The newly-adopted International 14 fleet became very keen racers and crews from Tynemouth Sailing Club were invited to race every other month at Ullswater. Also in 1965, the cruiser fleet raced for the Pegasus Trophy for the first time and a sailing school for juniors was held on Tuesday and Friday evenings. Cadets were adopted as a class boat and the club owned one for juniors to learn to sail in.

At the end of the 1965 season, John Farrer resigned as Commodore. He could not be persuaded to stay on and was given the new position of President in recognition of all the work he had put into the club. In eight years he had seen it grow from a bare lakeside field to an established club with good facilities and an excellent sailing reputation. And he had never been sailing in his life! Alec Snaith took over as the new Commodore.


It was a cold start to the season in 1966 with the Albacores the only keen racing fleet. Gas central heating was installed in the clubhouse and midweek racing was organised for Thursday nights.


In 1967, the club became the first in the North adopt the Tempest, which was being built by Richardsons of Darlington and became an Olympic class in 1972 and 1976. At the same time the Flying Fifteens and International 14 classes were dropped. The Flying Fifteens no longer had a large enough fleet and the International 14s joined the just-formed sailing club on newly-built Derwent Reservoir.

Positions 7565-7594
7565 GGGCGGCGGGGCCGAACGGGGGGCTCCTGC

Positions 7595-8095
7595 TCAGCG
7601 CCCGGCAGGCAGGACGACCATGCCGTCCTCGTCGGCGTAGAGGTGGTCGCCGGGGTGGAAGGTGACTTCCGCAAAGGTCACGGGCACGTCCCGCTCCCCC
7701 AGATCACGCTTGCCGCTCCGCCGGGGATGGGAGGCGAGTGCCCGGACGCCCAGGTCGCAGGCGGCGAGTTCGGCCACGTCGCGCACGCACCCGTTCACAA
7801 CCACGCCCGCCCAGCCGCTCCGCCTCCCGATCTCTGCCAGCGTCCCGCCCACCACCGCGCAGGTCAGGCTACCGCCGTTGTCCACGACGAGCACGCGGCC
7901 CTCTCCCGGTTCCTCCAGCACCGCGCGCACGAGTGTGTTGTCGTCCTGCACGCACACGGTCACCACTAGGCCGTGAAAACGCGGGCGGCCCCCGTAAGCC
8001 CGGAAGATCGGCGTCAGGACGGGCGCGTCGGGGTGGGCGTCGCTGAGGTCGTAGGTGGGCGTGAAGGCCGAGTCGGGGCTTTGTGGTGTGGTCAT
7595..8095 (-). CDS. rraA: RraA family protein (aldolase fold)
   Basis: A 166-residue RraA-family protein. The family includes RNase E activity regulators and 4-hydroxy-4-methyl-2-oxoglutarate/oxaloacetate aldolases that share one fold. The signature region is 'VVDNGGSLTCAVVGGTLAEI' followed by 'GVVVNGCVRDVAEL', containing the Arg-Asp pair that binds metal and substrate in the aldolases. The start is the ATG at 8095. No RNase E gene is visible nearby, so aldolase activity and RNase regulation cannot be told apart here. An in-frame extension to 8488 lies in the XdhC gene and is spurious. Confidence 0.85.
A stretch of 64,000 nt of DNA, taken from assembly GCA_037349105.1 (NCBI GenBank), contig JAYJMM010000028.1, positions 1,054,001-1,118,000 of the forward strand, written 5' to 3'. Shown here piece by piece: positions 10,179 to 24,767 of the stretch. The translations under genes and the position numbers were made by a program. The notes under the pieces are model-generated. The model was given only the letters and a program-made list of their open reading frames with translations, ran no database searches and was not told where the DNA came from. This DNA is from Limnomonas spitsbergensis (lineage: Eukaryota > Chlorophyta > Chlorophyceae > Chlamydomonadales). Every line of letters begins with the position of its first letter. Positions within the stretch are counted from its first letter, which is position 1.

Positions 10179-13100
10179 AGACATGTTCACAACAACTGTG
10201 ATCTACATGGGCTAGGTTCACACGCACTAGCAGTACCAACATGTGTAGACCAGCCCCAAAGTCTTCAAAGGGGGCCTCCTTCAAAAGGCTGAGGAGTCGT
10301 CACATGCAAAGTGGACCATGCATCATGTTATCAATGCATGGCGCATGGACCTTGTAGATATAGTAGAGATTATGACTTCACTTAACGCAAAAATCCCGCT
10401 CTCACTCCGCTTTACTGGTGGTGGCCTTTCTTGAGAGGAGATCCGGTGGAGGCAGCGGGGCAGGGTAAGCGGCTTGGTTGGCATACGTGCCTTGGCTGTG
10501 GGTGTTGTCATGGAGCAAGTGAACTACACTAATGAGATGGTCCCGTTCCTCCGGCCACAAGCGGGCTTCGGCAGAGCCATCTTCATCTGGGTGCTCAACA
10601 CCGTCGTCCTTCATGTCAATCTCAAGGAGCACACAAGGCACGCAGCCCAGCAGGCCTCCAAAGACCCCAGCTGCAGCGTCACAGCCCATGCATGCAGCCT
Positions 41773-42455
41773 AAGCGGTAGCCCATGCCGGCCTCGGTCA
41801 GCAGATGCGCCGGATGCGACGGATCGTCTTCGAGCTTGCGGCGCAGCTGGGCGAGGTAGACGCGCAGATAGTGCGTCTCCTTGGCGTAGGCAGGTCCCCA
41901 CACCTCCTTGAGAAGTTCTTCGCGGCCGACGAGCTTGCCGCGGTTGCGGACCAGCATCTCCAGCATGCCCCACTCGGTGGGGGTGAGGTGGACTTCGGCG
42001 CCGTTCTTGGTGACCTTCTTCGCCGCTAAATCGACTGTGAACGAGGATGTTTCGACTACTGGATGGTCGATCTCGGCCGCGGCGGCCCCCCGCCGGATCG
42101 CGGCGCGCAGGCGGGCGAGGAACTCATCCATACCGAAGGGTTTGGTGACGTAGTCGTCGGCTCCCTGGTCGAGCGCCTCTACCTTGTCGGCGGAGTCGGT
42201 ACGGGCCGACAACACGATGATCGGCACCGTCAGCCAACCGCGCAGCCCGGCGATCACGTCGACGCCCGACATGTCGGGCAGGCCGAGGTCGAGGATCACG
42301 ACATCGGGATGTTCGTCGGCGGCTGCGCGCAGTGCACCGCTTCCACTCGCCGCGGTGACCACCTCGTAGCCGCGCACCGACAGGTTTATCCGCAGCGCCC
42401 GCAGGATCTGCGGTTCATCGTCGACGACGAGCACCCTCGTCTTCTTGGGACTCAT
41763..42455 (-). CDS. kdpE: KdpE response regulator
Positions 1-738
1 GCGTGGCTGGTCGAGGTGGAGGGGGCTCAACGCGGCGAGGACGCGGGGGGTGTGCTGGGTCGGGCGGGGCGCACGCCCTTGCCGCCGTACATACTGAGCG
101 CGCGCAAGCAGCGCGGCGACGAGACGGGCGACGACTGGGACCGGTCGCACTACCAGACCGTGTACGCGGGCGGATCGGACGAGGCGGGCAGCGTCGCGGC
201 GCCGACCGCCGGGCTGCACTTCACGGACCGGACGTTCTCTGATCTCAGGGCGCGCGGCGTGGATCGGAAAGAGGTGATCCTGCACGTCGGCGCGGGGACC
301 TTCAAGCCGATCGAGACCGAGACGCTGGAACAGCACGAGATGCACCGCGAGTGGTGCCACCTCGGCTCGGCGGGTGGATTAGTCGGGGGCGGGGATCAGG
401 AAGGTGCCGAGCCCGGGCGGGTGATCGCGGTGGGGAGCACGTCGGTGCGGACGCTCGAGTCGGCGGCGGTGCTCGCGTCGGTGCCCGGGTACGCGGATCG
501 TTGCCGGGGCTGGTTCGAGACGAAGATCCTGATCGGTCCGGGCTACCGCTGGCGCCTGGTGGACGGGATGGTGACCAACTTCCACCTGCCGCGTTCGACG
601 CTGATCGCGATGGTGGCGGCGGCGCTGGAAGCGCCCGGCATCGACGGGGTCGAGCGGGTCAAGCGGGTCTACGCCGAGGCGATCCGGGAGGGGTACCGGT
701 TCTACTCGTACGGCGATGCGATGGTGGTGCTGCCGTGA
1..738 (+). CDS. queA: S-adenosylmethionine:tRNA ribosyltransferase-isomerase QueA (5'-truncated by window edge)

During the year the Albacore fleet sailed for the Foord Trophy for the first time, donated by keen Albacore sailor Ray Foord and his family. And after years of bringing drinking water to the clubhouse in containers, a well was sunk and a petrol engine bought to run a water pump.


The winter of 1967/68 was mild, then on January 14, the edge of a hurricane struck the lake with winds of over 100mph. The clubhouse roof was almost completely torn off and volunteers were called for to carry out urgent repairs.

The club celebrated its tenth birthday in 1968 with 205 members and 139 boats. There were 50 cruisers from Silhouettes to Folkboats.

The club agreed to contribute £25 towards sending club member Mike Glannister to the Tempest International Championships in New York and at the annual dinner a toast was made to Austin Pybus for becoming Silhouette National Champion.

The great debate that year was the Ullswater Preservation Society's campaign against water skiing and power boats on the lake. It was a debate that was set to continue for many years until a 10mph limit was imposed on the lake in the late 1980s

- Sue Giles

602816 1280x

Last updated 19:02 on 13 November 2023

© 2024 Ullswater Yacht Club powered by Sailing Club Manager